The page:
It is estimated that nearly 16 million men have low bone mass and the lifetime fracture risk in men aged 60 or older is 25 percent. And yet, a report in Osteoporosis International indicated that more than 90 percent of men with osteopenia and osteoporosis-related fractures remain untreated. Even if men are treated with pharmacotherapy, there is a very low rate of compliance due to side effects of the medications.

This led researchers from the University of Missouri to examine the effects of a resistance training program and jump training on bone mineral density. In this randomized trial that lasted for one year, 19 men participated in resistance training two times per week and 19 men participated in jump training three times per week. All of the men were physically active but also had osteopenia of the hip or spine. Daily supplementation of vitamin D3 (400iu) and calcium (1200mg calcium carbonate) was given to all participants. Primary outcome measures included bone mineral density (BMD) and bone turnover markers (BTM). Secondary outcomes were related to safety and included pain and fatigue ratings.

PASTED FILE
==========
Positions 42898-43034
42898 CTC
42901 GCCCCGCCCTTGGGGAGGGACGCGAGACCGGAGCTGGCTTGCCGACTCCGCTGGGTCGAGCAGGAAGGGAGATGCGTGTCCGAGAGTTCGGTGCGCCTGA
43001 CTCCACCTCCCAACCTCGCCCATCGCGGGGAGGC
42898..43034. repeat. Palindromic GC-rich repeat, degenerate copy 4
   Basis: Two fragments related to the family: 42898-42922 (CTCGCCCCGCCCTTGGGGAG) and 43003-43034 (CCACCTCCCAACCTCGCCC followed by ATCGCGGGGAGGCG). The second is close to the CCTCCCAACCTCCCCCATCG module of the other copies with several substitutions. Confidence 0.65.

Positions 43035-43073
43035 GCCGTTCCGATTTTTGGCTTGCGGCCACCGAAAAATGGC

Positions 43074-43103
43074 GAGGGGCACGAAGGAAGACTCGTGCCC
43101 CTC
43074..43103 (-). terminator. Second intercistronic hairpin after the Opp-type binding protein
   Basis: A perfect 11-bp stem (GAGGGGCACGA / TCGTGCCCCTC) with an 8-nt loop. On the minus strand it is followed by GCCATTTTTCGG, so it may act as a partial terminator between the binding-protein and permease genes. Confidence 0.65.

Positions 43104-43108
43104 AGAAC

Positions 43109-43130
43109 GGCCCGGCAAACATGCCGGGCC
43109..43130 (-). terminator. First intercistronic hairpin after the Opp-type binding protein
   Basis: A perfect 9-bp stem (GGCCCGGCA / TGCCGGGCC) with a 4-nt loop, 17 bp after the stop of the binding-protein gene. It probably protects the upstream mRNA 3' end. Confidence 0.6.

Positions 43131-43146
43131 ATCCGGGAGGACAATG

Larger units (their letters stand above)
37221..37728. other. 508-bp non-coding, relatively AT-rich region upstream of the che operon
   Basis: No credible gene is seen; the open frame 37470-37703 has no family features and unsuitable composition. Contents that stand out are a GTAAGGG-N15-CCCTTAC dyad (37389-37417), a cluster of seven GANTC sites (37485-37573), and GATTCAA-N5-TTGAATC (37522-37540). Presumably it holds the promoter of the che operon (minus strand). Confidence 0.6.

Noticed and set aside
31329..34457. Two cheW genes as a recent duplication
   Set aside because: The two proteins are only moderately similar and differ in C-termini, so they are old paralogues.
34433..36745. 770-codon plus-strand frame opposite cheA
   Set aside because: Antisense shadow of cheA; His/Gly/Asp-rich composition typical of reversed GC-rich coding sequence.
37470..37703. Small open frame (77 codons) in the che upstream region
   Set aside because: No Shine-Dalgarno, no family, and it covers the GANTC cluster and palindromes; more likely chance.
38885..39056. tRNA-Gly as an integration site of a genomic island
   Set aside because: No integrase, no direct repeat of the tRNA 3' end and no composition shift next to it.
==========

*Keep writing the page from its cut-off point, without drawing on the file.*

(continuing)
The jump intervention varied in terms of intensity, direction, and type (e.g. single-leg, double-leg, squat jumps, jumps off a box) with no more than 100 jumps in a single training session. To minimize injury, jump training intensity increased slowly. Resistance training included exercises such as squats, lunges, modified dead lift, and calf raises. To build strength while reducing risk of injury, a progressive intensity design was used that increased the number of repetitions and weight.

After six months, whole body and lumbar spine BMD increased significantly in both groups and was maintained for the 12-month period. Total hip BMD only increased in the resistance-training group. Pain and fatigue ratings also improved in both groups and were very low throughout the study. Both resistance training and jumping were safely administered.

Given the lack of adherence and side effects associated with pharmaceutical interventions for osteopenia, it makes sense to “prescribe” exercise in the form of resistance training or jumping exercises. More research is needed to identify exactly which exercise regimen is best for each patient’s individual circumstances.


Hinton PS, Nigh P, Thyfault J. Effectiveness of resistance training or jumping-exercise to increase bone mineral density in men with low bone mass: A 12-month randomized clinical trial. Bone. 2015;79:203-212.